The COVID-19 pandemic has been jamming up business progress for over half of 2020 and it has led a lot of organizations to push off any new technology investments or to find hosted solutions that will allow them to meet their current business demands. On the surface, these cloud investments are a great way to secure the resources your business needs, but it can have an alternate effect. Today, we take a look at how cloud computing can be just too expensive, even if it doesn’t carry large upfront costs.
Before we get into the negatives presented by cloud computing, we should look at the benefits. Today’s cloud is a secure, reliable computing option that can provide a business the access to tools that can help their ability to coordinate, execute, and support their operations. Additionally, most computing tools that you can host yourself, you can host in the cloud. With different parts of your businesses needing different tools to function this can substantially decrease your capital output for your business’ IT.
On top of the massive amount of workable options available, most cloud computing platforms are managed by the cloud provider, further removing the coordination and cost associated with IT support and system administration. For this reason, cloud computing is often looked on as having a lot of value, especially regarding solutions for collaboration, storage, backup, and communications.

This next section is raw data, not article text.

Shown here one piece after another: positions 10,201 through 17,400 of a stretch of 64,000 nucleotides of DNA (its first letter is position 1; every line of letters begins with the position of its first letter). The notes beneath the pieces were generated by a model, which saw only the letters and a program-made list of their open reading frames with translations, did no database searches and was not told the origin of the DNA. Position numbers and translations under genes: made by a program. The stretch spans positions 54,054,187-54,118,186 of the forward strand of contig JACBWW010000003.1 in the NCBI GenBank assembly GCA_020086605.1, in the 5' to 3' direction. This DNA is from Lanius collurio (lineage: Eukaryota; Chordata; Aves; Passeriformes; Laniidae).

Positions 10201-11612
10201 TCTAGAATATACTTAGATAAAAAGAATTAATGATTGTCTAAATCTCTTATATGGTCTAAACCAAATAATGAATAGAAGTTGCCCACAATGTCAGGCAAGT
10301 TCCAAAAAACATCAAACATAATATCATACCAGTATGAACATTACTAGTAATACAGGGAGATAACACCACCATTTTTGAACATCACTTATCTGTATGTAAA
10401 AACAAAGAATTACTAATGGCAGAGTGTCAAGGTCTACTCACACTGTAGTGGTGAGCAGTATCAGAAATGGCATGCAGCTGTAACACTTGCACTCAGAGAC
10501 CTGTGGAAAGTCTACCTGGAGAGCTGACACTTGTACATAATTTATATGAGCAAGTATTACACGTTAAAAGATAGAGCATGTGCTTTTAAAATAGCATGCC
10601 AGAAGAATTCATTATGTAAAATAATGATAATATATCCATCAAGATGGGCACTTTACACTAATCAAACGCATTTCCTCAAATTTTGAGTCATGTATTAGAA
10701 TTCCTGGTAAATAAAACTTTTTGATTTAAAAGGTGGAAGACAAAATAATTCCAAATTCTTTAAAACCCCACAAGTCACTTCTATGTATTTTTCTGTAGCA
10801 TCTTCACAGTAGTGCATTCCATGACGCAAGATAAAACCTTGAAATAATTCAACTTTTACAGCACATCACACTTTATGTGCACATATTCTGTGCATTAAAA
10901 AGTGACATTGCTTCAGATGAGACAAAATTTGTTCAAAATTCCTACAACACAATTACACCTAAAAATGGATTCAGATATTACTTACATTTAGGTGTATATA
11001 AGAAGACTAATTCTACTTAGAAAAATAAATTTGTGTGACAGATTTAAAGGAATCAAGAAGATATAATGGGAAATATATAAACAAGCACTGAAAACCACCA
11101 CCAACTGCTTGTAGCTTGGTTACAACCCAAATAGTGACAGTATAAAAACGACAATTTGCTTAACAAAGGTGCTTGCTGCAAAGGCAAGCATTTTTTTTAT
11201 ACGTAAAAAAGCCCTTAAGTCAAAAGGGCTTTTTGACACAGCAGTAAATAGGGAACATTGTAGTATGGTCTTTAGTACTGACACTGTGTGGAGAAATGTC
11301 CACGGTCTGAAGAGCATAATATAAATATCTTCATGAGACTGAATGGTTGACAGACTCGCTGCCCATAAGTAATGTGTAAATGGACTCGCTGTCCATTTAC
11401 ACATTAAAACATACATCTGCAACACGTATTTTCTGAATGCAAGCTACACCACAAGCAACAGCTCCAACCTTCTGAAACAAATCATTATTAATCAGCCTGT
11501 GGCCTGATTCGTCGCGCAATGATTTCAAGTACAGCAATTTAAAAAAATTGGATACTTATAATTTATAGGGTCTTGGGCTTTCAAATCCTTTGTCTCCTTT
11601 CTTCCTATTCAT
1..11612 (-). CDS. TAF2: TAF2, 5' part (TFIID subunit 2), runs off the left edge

After listing all the positives, what could possibly be negative about cloud computing?
In the cloud, companies often pay too much for their computing.
Now you have to understand, the ease of use, the scalability, and the anytime/anywhere access provides value of its own, no doubt, but if you pay too much for your business’ computing, you are still paying too much. While cloud computing does make a lot of sense for many businesses, if you overextend yourself with SaaS offerings, storage, or processing you may actually be renting for a lot more than you think.
Think about your business’ computing like buying a house vs. renting. When you pay the per month rate from another provider, you are effectively renting your tools. Sure, owning your own house takes a lot more capital up front, but payments are less expensive and eventually, you’ll own it.
If you don't like that analogy, then consider that a company that loses track of its cloud output, or overextends itself in the cloud, is throwing away money. If that goes on for a few months, it could have a major effect on your technology budget.
At Walsh IT Group, we want to help you make the best technology decisions for your particular situation. If you would like to get an assessment, or if you just want to talk to one of our IT professionals about how you can affordably improve your IT, reach out to us today at (832) 295-1445.
About the author
Chief Amazement Officer
Mobile? Grab this Article!